Published: Sunday 28 February 1999

According to a recent survey, about 200 dead Olive Riddley turtles are washed away every day on Orissa's coasts ( Down To Earth, Vol 7, No 13). The survey was conducted by the Wildlife Society of Orissa (WSO). Between the coast of Paradip and Devi river mouth, nearly 6,000 dead turtles were counted. WSO secretary Biswajit Mohanty blamed fishing trawlers and fishing boats for the turtles' deaths. He alleged that the state's fisheries department was not bothered about the turtles.

The government had declared the 20 km area into the sea between Chandbali and Hukitollah a marine sanctuary and banned the entry of fish trawlers. It appears to have had a little impact on containing turtle mortality, said Mohanty. He informed that the turtles had assembled in the coastal waters for mating in November and December and the causality rate had remained low. But in January it had climbed alarmingly, he said. If the trend continues, it will result in an environmental castastrope, said Mohanty.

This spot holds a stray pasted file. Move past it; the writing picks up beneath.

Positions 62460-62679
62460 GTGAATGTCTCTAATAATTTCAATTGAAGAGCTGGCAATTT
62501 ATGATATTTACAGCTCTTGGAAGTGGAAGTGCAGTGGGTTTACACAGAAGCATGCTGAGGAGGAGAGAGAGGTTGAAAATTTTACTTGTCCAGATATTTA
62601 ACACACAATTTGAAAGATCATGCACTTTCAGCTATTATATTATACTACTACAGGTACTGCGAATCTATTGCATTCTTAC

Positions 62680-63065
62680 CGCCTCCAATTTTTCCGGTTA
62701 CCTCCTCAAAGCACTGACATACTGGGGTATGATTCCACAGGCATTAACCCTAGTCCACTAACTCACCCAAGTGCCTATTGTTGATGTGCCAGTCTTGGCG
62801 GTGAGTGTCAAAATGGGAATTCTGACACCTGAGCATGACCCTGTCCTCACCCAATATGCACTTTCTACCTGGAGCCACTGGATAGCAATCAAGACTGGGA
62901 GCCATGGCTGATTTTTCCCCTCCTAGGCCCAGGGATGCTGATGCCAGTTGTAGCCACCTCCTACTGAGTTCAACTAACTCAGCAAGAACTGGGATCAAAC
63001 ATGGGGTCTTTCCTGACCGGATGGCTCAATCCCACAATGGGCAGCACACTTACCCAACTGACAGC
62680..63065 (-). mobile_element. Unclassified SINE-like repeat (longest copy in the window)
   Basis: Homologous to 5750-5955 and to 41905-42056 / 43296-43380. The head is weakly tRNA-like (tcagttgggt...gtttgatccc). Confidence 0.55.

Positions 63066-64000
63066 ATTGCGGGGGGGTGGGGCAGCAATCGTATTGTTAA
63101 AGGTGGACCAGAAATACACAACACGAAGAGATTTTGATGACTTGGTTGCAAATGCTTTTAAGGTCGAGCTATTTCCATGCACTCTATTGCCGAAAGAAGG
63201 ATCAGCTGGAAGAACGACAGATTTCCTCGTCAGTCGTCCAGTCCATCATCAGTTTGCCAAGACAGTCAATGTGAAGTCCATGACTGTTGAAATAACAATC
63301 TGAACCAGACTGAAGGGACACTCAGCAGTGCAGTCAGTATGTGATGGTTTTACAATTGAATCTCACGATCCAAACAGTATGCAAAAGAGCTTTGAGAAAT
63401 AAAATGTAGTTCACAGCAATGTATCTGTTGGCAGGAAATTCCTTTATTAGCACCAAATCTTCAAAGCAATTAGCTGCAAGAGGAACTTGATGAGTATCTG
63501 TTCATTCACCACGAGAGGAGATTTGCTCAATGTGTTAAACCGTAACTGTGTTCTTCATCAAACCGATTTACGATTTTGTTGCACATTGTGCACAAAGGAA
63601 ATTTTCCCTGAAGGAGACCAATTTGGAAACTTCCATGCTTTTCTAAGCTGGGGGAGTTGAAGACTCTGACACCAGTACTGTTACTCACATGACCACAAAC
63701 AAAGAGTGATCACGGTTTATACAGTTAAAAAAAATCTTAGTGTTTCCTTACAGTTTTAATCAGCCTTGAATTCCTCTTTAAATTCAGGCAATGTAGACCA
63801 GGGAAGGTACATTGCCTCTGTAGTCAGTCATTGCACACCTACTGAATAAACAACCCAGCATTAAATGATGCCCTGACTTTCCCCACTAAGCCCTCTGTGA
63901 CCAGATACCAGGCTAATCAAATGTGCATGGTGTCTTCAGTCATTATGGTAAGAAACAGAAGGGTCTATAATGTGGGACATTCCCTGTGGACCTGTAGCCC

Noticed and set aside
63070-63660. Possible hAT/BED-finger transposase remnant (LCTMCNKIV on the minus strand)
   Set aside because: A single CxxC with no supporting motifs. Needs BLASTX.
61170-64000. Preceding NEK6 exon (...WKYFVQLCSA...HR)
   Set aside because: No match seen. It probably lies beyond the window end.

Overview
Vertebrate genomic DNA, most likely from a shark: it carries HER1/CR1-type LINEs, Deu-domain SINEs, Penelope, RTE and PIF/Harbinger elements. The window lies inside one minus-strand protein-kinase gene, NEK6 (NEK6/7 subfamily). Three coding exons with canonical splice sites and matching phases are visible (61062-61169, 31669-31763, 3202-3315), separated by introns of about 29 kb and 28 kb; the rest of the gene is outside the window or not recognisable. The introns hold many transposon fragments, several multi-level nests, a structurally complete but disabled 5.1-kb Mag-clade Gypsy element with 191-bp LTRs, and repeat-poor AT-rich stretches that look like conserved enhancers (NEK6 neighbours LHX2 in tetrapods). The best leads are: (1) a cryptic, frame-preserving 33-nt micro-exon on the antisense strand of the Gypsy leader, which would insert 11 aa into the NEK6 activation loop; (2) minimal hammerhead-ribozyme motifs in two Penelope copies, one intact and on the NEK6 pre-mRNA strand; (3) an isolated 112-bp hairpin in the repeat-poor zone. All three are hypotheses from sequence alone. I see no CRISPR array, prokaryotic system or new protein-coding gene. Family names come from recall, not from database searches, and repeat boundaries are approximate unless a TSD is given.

Orissa High Court on February 2 had adjourned the hearing of court's earlier order concerning protection of sea turtles in the coast. The WSO secretary had filed a public interest writ petition in court saying that about 50,000 turtles had earlier died on the coast in 1998, owing to government's negligence. In May, 1998, the court had directed that trawlers would have to use turtle excluder device to ensure that turtles caught in the net did not die. In an earlier order the Orissa High Court had directed the state government to implement section 21 of the Wildlife Protection Act 1972 (proclamation by the district collector specifying situation and limits of the sanctuary), and set up a high level committee for protection of sea turtles. Gahirmatha beach in Kendrapara district is known to be the world's largest breeding ground for the Olive Ridley's.

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